In-house lawyers face some of the most complex and challenging ethical issues that exist, and often there are no clear or definitive answers on how to address them. This program, taught by C. Evan Stewart, a Senior Partner at Cohen & Gresser LLP, will discuss a broad array of these ethical issues, how to identify them early on, and what practical steps can be taken to avoid these ethical potholes.
Mr. Stewart is also a visiting professor at Cornell University and an adjunct professor at Fordham Law School. He has been a regular contributing columnist for the New York Law Journal since 1990 and the New York Business Law Journal since 2006, has published over 300 articles on diverse legal subjects, and is frequently featured in the national media and regularly speaks across the country on securities, professional responsibility, and complex litigation issues. In 2016, Mr. Stewart was awarded the Stanford D. Levy Award from the New York State Bar Association’s Ethics Committee for his contribution to the field of legal ethics.
Mr. Stewart’s practice principally focuses on the financial services industry, handling litigation matters for domestic and international clients before federal and state trial and appellate courts, in arbitration forums, as well as before the Judicial Panel on Multidistrict Litigation and the U.S. Supreme Court. He advises clients on a range of complex commercial matters, including antitrust, bankruptcy, class action defense, ethics, intellectual property, internal investigations, securities litigation, and tax controversies.
Mr. Stewart was featured by the New York Law Journal in the “Top Trials of 2005” for his successful representation of Theodore Sihpol, the first person in U.S. history to be criminally charged for “late trading” mutual funds. More recently, Mr. Stewart successfully represented Gary Prince against the U.S. Securities and Exchange Commission. In May of 2013, after a three week bench trial in federal court, the judge dismissed all six charges of securities fraud against Mr. Prince.
With substantial experience in the financial services industry, Mr. Stewart served twelve years as Executive Vice President and General Counsel for The Nikko Securities Co. International Inc., as well as a director of Nikko Financial Services Inc. Additionally, Mr. Stewart served as First Vice President, Associate General Counsel, and Head of Litigation at E.F. Hutton & Company Inc. Since 2003, Mr. Stewart has been tasked by Goldman, Sachs & Co. to be responsible for, among other things, overseeing and litigating all of the disputes arising out of the company’s Private Wealth Management Division.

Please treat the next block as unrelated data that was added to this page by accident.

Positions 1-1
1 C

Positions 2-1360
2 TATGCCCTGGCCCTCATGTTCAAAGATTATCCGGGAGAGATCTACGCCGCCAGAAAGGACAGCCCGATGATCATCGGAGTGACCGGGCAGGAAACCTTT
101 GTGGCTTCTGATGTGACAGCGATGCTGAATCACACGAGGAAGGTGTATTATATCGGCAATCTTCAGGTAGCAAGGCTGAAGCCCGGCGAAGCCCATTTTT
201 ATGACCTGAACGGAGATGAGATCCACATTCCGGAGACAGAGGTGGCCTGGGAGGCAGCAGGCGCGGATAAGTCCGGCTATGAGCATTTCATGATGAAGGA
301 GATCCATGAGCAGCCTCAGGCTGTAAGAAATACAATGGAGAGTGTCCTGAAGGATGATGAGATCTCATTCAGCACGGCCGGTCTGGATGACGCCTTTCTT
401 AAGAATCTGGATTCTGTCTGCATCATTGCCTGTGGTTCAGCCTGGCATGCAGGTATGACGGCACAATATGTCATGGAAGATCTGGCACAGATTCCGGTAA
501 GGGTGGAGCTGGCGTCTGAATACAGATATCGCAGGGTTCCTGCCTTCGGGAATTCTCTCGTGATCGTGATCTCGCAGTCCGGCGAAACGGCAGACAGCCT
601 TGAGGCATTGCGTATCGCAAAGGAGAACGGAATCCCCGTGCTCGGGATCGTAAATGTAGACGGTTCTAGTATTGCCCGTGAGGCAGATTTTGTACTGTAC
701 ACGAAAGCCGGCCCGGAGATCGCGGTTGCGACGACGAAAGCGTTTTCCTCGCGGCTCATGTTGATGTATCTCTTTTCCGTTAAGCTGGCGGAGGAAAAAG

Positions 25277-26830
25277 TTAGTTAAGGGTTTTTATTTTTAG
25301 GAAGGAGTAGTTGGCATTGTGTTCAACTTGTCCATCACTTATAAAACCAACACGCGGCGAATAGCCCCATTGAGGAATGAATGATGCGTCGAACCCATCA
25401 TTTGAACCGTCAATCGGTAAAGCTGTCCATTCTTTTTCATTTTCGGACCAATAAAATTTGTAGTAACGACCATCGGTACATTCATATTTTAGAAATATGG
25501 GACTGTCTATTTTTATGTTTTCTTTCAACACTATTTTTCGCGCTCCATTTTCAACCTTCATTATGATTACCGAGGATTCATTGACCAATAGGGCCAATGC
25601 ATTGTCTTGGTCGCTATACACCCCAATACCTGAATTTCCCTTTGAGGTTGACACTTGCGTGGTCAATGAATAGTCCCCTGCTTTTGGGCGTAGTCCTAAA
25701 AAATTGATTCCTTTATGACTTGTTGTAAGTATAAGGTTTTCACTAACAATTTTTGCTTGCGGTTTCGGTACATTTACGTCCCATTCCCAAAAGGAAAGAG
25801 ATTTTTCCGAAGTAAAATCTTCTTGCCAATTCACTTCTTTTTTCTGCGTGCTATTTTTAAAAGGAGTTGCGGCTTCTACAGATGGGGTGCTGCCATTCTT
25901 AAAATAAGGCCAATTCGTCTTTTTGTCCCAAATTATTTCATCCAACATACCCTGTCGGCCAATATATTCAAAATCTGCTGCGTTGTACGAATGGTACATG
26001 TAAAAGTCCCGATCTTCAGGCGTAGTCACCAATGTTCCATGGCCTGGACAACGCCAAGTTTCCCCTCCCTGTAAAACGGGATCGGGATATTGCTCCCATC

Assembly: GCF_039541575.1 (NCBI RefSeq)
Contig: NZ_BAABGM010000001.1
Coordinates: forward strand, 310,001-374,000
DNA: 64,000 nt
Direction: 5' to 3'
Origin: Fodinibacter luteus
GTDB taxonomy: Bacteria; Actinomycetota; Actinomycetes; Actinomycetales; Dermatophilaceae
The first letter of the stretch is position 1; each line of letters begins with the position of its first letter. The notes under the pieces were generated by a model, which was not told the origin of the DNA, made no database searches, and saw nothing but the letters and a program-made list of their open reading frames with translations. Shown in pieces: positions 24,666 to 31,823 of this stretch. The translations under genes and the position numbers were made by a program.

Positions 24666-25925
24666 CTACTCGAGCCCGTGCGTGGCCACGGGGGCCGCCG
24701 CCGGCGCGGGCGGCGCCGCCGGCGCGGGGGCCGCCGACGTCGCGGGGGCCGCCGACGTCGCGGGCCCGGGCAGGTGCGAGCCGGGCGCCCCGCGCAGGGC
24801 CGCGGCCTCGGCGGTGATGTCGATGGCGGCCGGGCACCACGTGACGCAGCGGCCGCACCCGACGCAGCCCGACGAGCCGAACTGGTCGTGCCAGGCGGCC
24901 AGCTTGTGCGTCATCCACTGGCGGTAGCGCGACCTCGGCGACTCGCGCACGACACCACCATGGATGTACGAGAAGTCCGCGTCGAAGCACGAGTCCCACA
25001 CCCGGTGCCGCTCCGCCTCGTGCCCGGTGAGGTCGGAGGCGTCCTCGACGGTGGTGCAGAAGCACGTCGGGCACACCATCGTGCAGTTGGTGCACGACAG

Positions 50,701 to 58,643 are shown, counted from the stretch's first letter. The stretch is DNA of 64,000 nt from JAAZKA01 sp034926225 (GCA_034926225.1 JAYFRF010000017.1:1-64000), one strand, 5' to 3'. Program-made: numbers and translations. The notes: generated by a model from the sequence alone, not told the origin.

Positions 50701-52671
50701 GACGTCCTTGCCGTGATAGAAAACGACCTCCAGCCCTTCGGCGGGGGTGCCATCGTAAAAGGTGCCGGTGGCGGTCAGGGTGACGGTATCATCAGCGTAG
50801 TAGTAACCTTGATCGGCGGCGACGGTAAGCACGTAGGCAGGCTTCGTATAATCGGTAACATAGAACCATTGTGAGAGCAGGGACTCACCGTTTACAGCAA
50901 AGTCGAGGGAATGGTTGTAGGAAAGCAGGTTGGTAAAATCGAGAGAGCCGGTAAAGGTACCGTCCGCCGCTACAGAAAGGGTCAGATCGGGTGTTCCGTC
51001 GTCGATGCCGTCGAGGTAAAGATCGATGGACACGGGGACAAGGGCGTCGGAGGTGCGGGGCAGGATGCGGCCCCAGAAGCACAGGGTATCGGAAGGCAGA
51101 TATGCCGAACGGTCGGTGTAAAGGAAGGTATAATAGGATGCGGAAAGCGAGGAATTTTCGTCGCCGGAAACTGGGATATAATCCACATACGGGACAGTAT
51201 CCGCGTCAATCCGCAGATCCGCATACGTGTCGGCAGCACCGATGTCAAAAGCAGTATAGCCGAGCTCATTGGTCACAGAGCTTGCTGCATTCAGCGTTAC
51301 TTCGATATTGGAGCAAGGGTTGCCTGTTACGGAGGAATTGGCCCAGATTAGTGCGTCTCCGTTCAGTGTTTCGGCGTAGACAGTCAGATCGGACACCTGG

Recognized as a Super Lawyer for Securities Litigation since 2009, Mr. Stewart has also been hailed as a "Local Litigation Star" by Benchmark Litigation since 2010. In 2016, Mr. Stewart received theStanford D Levy Award from the New York State Bar Association's Ethics Committee for having "significantly contributed to an understanding of professional ethics by the publication of an article, commentary or a series of articles or commentaries on the subject". In 2008, he received the Modaq Content Award for writing the most popular article in the United States. Since 1980, Mr. Stewart has been AV(R) Peer Review Rated by Martindale-Hubbell.
Mr. Stewart is a visiting professor at Cornell University and an adjunct law professor at Fordham Law School. He has been a regularly contributing columnist for the New York Law Journal since 1990 and has published over 200 articles on diverse legal subjects; he is also frequently featured in the national media and regularly speaks across the country on securities, professional responsibility, and complex litigation issues.
Very practical and bold in sharing his views of certain court decisions.
Quite useful and informative.
This was a very sophisticated discussion and I learned significant information I was not previously aware of
This was a useful update to an earlier version, with enough new information to be considered an entirely fresh presentation.
Excellent program, speaker was very effective. Made me wonder if the cases discussed were really as wrongheaded as he reported.
Great presenter. Truly knowledgable on the case law and understood and could explain the issues. Spoke the perfect speed, for comprehension/processing the information in real time. Especially considering that on the live broadcast one can't rewind.
thanks for reminding me aba model rules are not common law!
very good insight on attorney-client privilege issues and multiple representations
I liked his personal knowledge of the subject. The examples provided were quite helpful